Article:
If Journal Approval is enabled for your set of books, journal batches whose journal source requires approval must be approved by a manager whose authorization limit is high enough to allow approval.
Entering Journals for a Prior Period
You can post journal entries to a prior accounting period, as well as to a prior fiscal year, as long as the prior period is open. When you post to a prior period, General Ledger automatically updates the beginning balances of all subsequent periods. In addition, if you post a journal entry into a prior year, General Ledger adjusts your retained earnings balance for the effect on your income and expense accounts.
Entering Journals for a Future Period
You can enter journal entries for as many future periods as you want. Although you can enter journal transactions to any accounting period with the status of Future-Entry, you cannot post journals into a period until you open the period.
Reviewing Budgetary Control Transactions
If you use budgetary control to check or reserve funds while entering journals, budgets, or encumbrances, you can review the results of your funds check or funds reservation request.
Reviewing Budgetary Control Transaction Detail
For each budgetary control transaction line, General Ledger displays the Result of your funds checking or reservation request on the account. General Ledger displays the Budget, Encumbrance, Actual and Funds
Available balances for the account. The budget balances are the balances in your funding budget. The available balance is calculated as:
Funds Available = Budget – Encumbrance – Actual
Creating Allocation Entries
You can allocate amounts from any Cost Pool (Revenues, Expenses, Assets, or Liabilities) to various accounts using recurring journals and Mass-Allocation formulas.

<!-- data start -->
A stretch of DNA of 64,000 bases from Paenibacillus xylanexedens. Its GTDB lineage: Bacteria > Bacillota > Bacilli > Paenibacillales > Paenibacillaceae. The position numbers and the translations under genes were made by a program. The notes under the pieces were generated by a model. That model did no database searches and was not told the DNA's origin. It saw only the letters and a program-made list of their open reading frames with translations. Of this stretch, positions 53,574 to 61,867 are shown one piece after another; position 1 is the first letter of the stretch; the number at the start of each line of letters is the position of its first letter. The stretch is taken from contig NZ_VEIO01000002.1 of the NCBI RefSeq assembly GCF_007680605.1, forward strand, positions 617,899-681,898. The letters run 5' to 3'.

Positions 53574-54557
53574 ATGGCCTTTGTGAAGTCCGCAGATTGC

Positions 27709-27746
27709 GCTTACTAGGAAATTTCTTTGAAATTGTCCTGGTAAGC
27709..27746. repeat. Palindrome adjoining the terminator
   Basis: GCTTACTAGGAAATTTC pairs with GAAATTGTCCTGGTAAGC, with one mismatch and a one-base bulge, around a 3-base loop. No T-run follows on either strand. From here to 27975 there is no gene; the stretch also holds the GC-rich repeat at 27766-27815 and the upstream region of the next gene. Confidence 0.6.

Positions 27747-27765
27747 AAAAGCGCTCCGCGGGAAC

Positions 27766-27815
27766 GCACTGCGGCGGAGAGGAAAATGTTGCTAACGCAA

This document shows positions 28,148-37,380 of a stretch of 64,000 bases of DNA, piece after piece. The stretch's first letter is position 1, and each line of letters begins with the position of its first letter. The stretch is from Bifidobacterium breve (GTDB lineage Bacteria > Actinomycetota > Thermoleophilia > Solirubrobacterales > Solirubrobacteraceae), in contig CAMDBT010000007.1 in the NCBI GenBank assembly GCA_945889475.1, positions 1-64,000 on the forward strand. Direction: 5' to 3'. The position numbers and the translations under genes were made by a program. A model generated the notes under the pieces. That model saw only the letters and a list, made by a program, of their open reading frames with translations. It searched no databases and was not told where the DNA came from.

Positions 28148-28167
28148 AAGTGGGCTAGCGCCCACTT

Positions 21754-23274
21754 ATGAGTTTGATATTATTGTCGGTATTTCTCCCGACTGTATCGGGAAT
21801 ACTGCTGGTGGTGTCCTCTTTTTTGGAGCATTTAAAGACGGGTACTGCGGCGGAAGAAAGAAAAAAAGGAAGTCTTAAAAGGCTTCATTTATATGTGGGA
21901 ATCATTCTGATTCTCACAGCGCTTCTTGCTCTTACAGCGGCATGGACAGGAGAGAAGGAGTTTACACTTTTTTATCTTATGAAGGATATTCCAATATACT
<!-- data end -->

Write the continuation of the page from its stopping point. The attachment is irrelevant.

With a recurring journal entry formula, you define a separate journal entry for each allocation. You can group related allocation entries together in a recurring journal batch.
With Mass Allocations, you define one formula to generate allocation journal entries for a group of cost centers, departments, divisions, and so on. You define the allocation pool, the allocation formula, and the target and offset accounts for each Mass Allocation formula. You can also group combine related Mass Allocation formulas into batches. Using recurring journal entry and Mass Allocation formulas, you can perform a variety of allocations, including:
Net Allocations - Net allocations are allocated amounts that reflect changes to the cost pool. Rather than reallocating the entire revised amount, a net allocation allocates only amounts that update the previous allocations. The net effect is the same as reversing the previous allocations and posting the entire new allocation amount. This enables you to rerun the allocations as many times as you want in the same accounting period without over allocating.
Step-Down Allocations - Step-down allocations distribute amounts from one allocation pool to a subsidiary allocation pool.
Rate-Based Allocations - Rate-based allocations use current, historical or estimated rates to allocate costs such as employee benefits, commissions, bad debt, warranty costs and overhead. For example, you might want to allocate warranty costs to each division based on sales revenues and a warranty loss rate.
Usage-Based Allocations - Usage-based allocations use statistics such as headcount, units sold, square footage, number of deliveries or computer time consumed to calculate allocation amounts.
Standard Costing Allocations - You can use statistics such as sales units, production units, number of deliveries or customers served to perform standard costing. For example, you might want to calculate cost of sales based on sales units and a standard cost per unit.
Define recurring journal formulas for transactions that you repeat every accounting period, such as Accruals, Depreciation charges, Allocations and Elimination entries
You can define recurring journal formulas for your functional currency, foreign currencies that have a fixed relationship with your functional currency, and statistical currency.
You can use recurring journals to create three types of journal entries:
Skeleton: Skeleton entries affect the same accounts each period, but have different posting amounts.
Standard: Standard recurring journal entries use the same accounts and amounts each period.
Formula Entries: Formula entries use formulas to calculate journal amounts that vary from period to period.